New generational warfare is brewing at workplaces, and this time it’s between Gen Z employees and their millennial bosses, according to a new New York Times piece titled “The 37-Year-Olds Are Afraid of the 23-Year-Olds Who Work for Them.”
In a series of increasingly funny anecdotes, 30- and 40-something founders of companies that sell things like herbal supplements and vibrators rebranded as “sexual wellness” tools confessed that they’re intimidated and bewildered by recent college grads who reportedly call out sick for period cramps or mental health (and why shouldn’t they?), question a standard eight-hour workday (I’m with them), delegate tasks to their CEOs (good, executives could do with some honest labor for once), request shows of political solidarity (okay sure whatever), and no longer use the crying-laughing emoji except ironically (😂😂😂).
If this painting of young people as strange, self-absorbed creatures sounds familiar, that’s because, as the Times story notes, each generation always eventually starts complaining about the one below them — an effect known as “kids these days.” For example, until zoomers became the new kids in the workforce, millennials were still being stereotyped as entitled, lazy job hoppers who would rather “work to live” than “live to work,” per a 2016 Guardian piece.
I’m no Gen Z expert — some might call me a “cusper,” others might just call me “in my late 20s” — but at least half of what’s being regarded as the audacious demands of the youth by the bosses in this piece just sounds like asking for better working conditions. Yeah, we probably should get more days off in this country, and yeah, employers probably shouldn’t require “spending late nights in the office obsessing over customer feedback and sharing Chinese takeout,” like one company founder quoted in this piece expects. Maybe he should normalize getting a life instead.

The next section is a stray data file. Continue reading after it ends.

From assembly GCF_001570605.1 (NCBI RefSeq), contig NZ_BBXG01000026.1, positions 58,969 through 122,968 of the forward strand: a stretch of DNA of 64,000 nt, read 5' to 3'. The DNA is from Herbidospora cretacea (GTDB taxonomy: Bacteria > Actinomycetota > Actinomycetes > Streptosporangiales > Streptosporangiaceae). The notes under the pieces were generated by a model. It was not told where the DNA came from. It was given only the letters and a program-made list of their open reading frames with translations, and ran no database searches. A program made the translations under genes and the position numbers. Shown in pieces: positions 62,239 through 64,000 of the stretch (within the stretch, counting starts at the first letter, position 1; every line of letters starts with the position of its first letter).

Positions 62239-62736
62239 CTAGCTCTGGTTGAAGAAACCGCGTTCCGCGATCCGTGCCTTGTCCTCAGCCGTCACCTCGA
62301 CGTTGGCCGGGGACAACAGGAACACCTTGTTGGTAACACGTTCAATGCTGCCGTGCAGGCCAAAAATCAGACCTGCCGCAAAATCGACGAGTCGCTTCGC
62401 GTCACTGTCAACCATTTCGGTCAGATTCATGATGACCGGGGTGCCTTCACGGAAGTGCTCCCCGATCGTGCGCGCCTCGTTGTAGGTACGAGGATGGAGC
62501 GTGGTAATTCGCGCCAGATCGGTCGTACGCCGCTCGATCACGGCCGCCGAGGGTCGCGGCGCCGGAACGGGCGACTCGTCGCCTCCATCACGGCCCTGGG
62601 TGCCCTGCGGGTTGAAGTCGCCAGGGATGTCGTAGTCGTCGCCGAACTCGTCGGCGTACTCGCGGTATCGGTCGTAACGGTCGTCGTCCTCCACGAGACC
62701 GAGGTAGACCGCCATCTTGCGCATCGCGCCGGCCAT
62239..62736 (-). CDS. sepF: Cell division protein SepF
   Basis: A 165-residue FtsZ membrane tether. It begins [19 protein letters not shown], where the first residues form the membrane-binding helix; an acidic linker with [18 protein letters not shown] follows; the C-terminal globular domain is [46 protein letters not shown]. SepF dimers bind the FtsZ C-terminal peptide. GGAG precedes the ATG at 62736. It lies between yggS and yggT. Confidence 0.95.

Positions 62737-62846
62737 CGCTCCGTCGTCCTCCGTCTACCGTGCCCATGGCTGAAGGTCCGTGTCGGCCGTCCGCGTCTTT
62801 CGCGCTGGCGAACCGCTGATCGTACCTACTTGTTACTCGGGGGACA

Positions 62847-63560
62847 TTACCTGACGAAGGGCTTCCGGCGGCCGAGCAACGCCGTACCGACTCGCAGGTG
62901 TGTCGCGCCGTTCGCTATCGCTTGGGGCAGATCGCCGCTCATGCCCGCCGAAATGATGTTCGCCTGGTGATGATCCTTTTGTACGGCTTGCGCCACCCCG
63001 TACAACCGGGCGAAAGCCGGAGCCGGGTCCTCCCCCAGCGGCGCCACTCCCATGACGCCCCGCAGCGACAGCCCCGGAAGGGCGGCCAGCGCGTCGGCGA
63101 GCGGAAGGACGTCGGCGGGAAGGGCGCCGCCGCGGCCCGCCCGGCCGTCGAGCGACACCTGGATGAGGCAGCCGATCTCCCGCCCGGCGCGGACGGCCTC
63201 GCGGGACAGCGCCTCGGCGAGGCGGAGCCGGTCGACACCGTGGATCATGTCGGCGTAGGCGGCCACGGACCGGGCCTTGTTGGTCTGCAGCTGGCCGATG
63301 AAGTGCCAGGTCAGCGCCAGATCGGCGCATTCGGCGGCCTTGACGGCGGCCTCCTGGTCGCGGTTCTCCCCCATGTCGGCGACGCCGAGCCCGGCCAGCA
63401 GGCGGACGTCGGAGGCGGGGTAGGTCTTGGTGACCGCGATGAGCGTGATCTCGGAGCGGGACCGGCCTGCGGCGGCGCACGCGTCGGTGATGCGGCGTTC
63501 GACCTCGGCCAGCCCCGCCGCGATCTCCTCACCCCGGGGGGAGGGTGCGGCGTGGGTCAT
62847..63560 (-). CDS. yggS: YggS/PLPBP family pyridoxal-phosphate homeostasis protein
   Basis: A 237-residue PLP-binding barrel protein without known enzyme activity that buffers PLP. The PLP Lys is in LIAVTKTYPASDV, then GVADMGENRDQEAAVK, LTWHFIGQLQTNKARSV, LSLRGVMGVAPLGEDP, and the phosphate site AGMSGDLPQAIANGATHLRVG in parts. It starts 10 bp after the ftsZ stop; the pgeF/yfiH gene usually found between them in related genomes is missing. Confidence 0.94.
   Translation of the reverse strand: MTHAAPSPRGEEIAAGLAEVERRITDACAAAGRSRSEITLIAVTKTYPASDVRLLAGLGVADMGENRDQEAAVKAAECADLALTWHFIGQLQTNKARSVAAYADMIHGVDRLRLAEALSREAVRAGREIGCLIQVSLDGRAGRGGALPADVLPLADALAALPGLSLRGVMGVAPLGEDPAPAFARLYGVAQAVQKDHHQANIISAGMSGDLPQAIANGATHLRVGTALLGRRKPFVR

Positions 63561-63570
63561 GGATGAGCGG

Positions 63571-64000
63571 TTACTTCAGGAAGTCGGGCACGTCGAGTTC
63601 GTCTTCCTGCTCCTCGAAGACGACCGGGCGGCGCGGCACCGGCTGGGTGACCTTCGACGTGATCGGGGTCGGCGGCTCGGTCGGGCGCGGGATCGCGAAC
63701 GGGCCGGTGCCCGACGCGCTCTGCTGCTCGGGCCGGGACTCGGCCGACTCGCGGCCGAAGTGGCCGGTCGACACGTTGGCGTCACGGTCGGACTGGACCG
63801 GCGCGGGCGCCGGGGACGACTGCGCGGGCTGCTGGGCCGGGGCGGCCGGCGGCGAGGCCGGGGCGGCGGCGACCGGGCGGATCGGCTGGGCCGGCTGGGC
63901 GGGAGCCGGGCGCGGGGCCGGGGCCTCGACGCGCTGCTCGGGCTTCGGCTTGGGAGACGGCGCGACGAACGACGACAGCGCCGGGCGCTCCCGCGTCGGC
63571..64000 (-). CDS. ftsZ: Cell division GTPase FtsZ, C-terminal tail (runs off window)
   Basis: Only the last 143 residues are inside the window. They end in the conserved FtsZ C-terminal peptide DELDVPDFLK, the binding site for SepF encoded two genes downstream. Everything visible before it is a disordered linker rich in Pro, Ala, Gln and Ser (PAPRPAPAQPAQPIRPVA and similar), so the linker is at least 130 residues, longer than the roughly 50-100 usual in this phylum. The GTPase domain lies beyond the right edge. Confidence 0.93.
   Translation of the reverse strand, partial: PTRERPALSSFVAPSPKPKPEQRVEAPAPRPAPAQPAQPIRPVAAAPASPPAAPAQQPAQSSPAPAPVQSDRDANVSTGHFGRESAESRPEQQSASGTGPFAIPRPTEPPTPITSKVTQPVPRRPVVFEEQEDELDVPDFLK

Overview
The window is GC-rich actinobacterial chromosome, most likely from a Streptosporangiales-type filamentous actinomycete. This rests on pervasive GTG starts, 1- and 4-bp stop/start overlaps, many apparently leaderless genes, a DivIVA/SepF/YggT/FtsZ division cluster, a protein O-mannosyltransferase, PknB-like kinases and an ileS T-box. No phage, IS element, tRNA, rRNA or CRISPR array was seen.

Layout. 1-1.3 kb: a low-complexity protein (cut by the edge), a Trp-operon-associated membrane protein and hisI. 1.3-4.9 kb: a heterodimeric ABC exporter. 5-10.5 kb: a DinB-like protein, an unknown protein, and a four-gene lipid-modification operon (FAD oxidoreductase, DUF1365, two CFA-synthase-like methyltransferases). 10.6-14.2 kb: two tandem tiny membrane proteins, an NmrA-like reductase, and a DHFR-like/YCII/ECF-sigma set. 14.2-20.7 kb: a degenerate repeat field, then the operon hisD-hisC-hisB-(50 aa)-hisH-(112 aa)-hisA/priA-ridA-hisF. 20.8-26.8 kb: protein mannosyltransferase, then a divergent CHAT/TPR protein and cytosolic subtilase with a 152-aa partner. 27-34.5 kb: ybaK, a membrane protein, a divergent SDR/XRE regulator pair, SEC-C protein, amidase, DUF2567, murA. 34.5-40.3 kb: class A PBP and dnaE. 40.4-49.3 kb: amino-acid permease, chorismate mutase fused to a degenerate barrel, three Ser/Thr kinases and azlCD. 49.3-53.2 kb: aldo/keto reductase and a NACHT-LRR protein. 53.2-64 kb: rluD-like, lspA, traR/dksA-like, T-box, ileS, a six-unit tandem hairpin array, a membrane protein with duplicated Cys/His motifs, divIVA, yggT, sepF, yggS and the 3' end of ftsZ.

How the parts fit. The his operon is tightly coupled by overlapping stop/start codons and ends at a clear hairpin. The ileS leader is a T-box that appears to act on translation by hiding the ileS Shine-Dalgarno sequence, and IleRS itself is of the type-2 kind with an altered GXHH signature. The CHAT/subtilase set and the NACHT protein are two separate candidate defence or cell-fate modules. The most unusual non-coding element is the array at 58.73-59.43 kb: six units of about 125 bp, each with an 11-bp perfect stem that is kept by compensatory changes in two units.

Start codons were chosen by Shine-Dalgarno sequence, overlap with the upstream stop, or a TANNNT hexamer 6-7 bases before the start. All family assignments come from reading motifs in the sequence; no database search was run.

And so what if some 22-year-olds are lazy? Do we really need more direct-to-consumer crowdfunded CBD tampons created by millennial business school grads and funded by the same Gen X-ers who brought us the first dot-com bubble? I don’t think so. I say let the kids rest.
So what do zoomers have to say about all this? No idea, because it doesn’t appear that the Times talked to anyone below the age of 30, except for one 22-year-old founder of a Gen Z marketing consultancy who acts as a stand-in for his entire generation and whose only insight was that companies should promote Gen Z interns to vice president.
But, as my own (Gen Y) boss pointed out to me, it’s possible that zoomers know better than to talk to the Times for a story like this — which is more than I can say about their millennial ancestors, who seemingly spent the entire last decade giving on-the-record comments about their avocado consumption. We will await Gen Z’s responses on TikTok.